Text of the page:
U.S. District Judge Carl Barbier has received a stack of motions from BP asking him to seal testimony and strike evidence in the upcoming Gulf Oil Spill trial scheduled for February 27, 2012. It appears that BP’s motions to seal testimony and strike evidence is a key part of their defense strategy.
BP’s numerous motions asking the judge to exclude various pieces of evidence include:
Read the motions below:
In an article published at Nola.com, BP says in numerous court filings that its opponents are trying to unfairly smear the company’s character by looking at regulatory entanglements and at incidents such as a system failure at a chemical plant in Scotland, a corroded pipeline that ruptured in Alaska and the explosion in Texas City, which killed 15 workers. The company says that these incidents occurred in environments different from the Gulf of Mexico, have no connection to the facts about the April 2010 disaster, and will distract attention in a proceeding that’s already dense with information, and should be excluded. The company further says that as one of the world’s biggest companies, it’s not surprising that it would have workplace accidents in its record.
BP also states that former CEO Tony Hayward was improperly badgered and harassed during his deposition and further states that issues involving how employees are recruited, promoted and compensated should be excluded as irrelevant.
Other companies involved in the litigation have also asked Judge Barbier to seal exhibits so they can’t be discussed in open court and won’t be available as part of the public record, even though they can be used in the trial.
Magistrate Judge Sally Shushan told the parties during a working group conference on Friday that the court intended to conduct a public proceeding.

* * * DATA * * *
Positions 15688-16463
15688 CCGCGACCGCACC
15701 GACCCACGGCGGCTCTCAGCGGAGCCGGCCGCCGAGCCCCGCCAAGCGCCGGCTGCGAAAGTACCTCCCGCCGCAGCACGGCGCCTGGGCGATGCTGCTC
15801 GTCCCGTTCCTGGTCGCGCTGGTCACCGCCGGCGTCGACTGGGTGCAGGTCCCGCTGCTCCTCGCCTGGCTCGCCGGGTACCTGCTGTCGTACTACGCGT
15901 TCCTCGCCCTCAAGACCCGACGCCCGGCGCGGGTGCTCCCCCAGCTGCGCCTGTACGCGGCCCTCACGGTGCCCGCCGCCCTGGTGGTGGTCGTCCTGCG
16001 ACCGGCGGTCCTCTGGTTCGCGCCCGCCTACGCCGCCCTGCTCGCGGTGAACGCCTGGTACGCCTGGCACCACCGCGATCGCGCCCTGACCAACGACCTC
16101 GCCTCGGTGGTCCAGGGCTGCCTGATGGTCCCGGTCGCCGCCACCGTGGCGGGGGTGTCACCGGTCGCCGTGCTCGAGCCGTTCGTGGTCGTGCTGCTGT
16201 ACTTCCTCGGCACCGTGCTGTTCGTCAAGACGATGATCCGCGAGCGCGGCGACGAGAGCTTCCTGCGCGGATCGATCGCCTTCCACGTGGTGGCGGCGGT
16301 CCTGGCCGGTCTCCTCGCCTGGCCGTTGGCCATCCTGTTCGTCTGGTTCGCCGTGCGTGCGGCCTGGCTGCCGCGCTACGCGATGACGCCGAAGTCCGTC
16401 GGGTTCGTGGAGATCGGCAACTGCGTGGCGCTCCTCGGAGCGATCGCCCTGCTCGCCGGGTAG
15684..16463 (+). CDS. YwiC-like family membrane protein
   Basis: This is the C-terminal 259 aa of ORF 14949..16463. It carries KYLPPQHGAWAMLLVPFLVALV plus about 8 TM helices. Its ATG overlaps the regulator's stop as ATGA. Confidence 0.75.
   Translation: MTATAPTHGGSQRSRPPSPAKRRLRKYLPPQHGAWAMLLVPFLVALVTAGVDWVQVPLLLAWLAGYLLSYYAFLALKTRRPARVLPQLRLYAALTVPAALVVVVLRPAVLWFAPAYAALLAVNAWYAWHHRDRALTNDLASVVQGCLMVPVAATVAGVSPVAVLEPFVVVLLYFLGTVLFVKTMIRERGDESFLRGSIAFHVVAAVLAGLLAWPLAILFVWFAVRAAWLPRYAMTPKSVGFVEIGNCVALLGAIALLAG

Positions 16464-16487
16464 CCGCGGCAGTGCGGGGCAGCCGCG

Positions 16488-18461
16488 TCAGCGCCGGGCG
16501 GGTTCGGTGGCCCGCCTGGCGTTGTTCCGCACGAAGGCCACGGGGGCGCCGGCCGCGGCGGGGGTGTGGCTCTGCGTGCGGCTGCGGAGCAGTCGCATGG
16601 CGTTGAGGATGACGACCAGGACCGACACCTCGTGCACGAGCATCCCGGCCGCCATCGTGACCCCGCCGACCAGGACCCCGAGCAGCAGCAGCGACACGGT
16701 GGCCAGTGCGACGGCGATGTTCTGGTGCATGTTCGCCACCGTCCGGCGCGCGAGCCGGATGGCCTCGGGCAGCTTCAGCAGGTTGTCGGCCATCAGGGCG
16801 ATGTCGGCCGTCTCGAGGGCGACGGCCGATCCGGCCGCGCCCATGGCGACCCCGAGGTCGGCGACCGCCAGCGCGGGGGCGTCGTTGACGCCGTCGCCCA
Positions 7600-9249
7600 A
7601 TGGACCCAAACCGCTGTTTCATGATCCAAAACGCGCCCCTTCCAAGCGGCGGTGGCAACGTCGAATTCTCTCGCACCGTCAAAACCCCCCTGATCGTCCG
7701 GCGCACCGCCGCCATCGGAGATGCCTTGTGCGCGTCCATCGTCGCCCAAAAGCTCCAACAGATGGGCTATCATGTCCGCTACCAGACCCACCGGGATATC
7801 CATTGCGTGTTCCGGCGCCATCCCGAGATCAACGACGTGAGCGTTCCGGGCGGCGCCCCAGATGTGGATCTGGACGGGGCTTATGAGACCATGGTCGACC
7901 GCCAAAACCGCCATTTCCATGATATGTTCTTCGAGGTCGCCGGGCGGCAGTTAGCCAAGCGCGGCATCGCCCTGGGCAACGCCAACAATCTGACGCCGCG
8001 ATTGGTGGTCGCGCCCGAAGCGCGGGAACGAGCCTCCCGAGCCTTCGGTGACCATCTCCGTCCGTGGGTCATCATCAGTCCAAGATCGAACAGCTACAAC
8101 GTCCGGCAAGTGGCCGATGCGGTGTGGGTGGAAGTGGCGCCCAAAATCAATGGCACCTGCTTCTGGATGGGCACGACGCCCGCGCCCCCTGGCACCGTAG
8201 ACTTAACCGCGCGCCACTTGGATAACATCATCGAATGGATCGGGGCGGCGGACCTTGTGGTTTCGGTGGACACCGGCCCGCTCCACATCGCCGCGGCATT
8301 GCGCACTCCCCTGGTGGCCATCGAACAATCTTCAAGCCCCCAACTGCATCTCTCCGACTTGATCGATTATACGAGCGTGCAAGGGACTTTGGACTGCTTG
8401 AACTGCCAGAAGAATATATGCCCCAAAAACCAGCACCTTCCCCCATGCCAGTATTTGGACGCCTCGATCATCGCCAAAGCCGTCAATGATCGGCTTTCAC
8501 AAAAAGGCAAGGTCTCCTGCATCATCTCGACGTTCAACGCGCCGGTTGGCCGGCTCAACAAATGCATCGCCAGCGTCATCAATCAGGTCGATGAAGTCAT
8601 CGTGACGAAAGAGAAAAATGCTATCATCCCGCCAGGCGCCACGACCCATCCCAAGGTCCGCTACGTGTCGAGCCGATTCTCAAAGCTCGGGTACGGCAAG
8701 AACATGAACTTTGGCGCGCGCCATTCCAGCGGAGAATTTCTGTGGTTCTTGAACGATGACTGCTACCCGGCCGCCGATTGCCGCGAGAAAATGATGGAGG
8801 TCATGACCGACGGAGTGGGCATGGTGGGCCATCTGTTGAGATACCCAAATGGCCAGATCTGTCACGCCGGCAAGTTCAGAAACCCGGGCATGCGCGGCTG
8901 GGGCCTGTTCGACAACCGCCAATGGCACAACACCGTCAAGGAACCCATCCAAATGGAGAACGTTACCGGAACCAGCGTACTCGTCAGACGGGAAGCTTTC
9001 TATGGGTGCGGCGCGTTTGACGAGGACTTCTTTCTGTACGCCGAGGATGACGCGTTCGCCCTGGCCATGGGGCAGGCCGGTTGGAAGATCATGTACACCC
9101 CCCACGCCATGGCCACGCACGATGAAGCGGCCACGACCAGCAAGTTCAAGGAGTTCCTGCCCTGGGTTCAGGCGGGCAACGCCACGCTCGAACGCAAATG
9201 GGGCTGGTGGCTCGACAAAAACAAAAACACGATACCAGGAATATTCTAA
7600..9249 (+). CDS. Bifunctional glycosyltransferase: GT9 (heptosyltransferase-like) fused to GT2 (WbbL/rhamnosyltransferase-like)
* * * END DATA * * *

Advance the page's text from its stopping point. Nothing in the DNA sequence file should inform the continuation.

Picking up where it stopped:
“Come trial, unless it’s the formula for Coca-Cola, it all comes in. We’re not going to lock and unlock the door,” Shushan said.
During the conference BP attorney Andy Langan said that getting a ruling from Judge Barbier on BP’s “other incidents” motion was a top priority.
But the U.S. Department of Justice, the plaintiff attorneys committee and even Halliburton say that BP’s history of workplace disasters is central to the litigation. They say it’s not a matter of establishing character, as BP claims, but rather of assessing the culture of safety at the company responsible for the nation’s worst environmental disaster. If BP had implemented the “process safety” changes that it promised after Texas City, the Deepwater Horizon blowout wouldn’t have been possible.
In addition, Halliburton said BP’s “flagrant” violations of safety standards are not normal within the oil industry or for large industrial organizations.
In their opposition to BP, the plaintiffs suggest that Hayward might have perjured himself before Congress during his deposition when he said that BP had done a “full and comprehensive” investigation of the Macondo blowout and had invested heavily in safety. The plaintiffs also say that depositions also show that BP executives were rewarded for cutting costs, that a process safety specialist was fired in November 2009 and his boss was asked to leave the company shortly thereafter and was given “hush” money.